Mr. Olney to Mr. Ewing.

No. 203.]

Sir: Referring to the Department’s instruction No. 200, of the 1st instant, relative to the alleged discrimination by the Government of Belgium against the United States and in favor of the Netherlands in the matter of the importation of American cattle into Belgium, I inclose for your further information a copy of a letter of the 7th instant transmitting a copy of a communication addressed to Mr. Morton by Messrs. Sanderson & Son, steamship agents at New York, relative to the losses they are suffering by reason of the discrimination by the Belgian Government against the importation of American cattle into that country.

I am, etc.,

Richard Olney.
[Inclosure in No. 203.]

Mr. Morton to Mr. Olney.

Sir: I have the honor to acknowledge with thanks the receipt of your letter of the 1st instant in regard to your action concerning the Belgian prohibition of American cattle, and in this connection I inclose for your information a copy of a letter on the same subject from Sanderson & Son, steamship agents, 22 State street, New York.

I have, etc.,

J. Sterling Morton,
[Page 21]
[Subinclosure in No. 203.]

Messrs. Sanderson & Son to Mr. Morton.

Sir: We desire to call your attention to what appears to us to be discrimination against the importation of American cattle by the Belgian Government.

You are doubtless aware of the restrictions made some time ago which practically prohibited the importation of American cattle. Lately the Government of Holland entered a vigorous protest at Brussels, through their ambassador, claiming the exclusion of Dutch cattle as being unjust and in contravention of the most favored nation clause in the treaty between the two countries. As a result of this protest the Belgian Government have canceled the restrictions, so far as Holland is concerned.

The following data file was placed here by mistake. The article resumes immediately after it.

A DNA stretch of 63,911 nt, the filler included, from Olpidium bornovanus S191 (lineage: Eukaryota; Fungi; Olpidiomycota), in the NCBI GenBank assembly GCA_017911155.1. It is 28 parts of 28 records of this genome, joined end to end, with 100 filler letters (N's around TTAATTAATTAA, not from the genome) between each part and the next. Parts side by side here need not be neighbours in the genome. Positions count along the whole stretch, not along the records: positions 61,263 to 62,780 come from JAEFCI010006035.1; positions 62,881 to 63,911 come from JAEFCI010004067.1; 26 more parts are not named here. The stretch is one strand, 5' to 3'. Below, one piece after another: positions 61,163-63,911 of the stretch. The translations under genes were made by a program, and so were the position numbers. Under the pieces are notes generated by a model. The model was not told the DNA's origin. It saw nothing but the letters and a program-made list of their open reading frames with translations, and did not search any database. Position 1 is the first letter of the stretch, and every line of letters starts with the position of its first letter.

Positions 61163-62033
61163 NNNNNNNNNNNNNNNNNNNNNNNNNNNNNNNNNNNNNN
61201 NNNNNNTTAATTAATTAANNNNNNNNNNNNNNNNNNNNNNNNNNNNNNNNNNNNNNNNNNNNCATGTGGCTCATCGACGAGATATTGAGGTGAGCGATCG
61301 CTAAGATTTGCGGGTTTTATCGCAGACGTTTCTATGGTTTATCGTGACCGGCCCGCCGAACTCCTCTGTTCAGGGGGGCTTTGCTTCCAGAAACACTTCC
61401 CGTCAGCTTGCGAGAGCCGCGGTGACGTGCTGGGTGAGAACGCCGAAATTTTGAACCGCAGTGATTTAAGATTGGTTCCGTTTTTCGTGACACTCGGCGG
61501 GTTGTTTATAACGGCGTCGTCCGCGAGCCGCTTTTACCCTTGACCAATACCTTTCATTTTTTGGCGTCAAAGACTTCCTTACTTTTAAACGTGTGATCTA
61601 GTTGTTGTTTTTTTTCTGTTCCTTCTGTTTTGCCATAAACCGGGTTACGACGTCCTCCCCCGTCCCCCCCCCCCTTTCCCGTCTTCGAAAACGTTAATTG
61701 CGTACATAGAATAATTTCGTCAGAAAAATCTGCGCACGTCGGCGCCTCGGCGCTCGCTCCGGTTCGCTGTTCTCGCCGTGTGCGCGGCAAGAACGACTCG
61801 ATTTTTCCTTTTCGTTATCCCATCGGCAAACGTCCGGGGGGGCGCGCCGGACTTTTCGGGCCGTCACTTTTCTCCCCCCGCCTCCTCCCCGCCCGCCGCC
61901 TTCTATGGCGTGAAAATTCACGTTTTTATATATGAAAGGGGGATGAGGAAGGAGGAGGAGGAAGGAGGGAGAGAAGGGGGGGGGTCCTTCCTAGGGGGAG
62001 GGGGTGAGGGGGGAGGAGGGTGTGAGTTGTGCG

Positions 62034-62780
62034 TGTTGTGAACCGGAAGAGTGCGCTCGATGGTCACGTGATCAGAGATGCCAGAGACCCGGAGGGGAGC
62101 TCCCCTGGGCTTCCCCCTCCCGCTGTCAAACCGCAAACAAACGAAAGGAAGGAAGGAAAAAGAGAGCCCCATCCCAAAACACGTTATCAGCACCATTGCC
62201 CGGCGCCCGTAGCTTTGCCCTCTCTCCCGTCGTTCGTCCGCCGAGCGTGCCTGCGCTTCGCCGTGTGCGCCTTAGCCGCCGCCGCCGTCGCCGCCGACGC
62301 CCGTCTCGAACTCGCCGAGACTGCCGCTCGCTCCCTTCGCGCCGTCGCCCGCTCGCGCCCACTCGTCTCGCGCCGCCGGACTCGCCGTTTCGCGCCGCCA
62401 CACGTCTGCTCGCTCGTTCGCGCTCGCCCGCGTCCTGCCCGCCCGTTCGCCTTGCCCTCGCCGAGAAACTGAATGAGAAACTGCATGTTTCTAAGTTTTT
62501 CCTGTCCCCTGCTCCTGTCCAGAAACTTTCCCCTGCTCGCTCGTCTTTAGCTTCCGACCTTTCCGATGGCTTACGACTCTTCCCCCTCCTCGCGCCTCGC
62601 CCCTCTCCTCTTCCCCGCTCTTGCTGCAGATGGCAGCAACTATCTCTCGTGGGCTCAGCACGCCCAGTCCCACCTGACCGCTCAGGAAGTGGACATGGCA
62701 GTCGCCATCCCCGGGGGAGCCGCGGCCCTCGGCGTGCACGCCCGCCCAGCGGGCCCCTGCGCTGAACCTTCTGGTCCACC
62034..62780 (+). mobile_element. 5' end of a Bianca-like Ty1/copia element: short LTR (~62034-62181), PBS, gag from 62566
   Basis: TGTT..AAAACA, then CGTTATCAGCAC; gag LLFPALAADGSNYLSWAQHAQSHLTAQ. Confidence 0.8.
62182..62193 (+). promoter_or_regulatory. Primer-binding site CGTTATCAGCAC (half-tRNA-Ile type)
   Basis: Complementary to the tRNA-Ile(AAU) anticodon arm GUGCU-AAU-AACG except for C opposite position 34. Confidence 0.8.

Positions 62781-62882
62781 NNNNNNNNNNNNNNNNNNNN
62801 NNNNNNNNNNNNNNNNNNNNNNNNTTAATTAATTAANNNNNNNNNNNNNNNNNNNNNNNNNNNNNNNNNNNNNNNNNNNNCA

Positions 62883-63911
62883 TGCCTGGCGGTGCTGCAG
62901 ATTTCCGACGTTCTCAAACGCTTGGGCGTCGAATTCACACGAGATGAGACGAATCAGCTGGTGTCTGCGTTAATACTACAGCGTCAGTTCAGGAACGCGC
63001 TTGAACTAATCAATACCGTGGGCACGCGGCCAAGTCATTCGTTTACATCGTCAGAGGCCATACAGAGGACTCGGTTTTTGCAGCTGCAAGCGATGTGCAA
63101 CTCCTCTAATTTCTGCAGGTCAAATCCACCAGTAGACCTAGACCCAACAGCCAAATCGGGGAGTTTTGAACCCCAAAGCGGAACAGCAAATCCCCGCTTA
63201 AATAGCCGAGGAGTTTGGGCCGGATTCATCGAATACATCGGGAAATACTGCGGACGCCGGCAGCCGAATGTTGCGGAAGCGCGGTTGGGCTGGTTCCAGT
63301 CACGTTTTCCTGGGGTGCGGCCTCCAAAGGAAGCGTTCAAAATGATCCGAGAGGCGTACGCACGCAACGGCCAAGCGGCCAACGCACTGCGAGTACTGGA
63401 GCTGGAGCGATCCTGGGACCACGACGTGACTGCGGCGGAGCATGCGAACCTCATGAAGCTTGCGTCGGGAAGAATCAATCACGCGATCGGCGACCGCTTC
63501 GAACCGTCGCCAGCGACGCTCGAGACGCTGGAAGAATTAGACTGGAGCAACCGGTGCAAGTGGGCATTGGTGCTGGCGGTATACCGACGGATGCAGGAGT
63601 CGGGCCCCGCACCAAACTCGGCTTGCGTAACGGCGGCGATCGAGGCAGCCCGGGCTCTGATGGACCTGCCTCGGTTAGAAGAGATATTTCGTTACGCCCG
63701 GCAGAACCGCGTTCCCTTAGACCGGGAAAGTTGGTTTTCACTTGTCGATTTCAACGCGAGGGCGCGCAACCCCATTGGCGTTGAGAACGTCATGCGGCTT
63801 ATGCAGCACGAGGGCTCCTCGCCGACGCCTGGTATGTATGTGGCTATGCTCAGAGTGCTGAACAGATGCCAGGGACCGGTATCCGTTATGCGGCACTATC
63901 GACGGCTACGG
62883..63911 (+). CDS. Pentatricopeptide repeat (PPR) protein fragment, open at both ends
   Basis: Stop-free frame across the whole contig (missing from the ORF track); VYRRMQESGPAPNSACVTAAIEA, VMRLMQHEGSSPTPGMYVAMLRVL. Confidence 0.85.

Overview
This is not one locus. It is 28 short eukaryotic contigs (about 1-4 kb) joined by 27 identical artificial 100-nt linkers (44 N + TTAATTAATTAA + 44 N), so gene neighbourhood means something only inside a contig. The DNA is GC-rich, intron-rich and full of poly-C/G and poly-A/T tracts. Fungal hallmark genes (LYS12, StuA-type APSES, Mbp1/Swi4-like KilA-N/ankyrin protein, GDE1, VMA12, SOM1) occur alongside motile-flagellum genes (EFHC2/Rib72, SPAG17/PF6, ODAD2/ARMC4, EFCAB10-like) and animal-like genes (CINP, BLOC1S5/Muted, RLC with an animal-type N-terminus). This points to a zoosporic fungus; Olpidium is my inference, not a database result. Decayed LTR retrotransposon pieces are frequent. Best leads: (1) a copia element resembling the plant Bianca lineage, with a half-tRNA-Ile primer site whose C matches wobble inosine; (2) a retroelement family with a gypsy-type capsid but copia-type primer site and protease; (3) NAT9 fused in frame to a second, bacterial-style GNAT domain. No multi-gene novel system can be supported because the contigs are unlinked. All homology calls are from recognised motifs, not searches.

We are asked by the owners of the line we represent, running between New York and Antwerp, as well as by our Belgian representatives to appeal to the United States Government to take similar action, as we all feel that this country, in view of the extraordinary precautions taken by the Government to insure only healthy animals being exported, is entitled to ask that it be placed on the same footing as Holland.

We are running a line of fine large cattle carriers between New York and Antwerp, and the loss of the cattle exportation business has been a very serious blow, which we have, however, hitherto borne without complaining, being under the impression that the restrictions were general. In view, however, of the recent changes alluded to above we feel justified in calling the attention of our Government to what seems to us discrimination against cattle from this country.

We remain, etc.,

Sanderson & Son.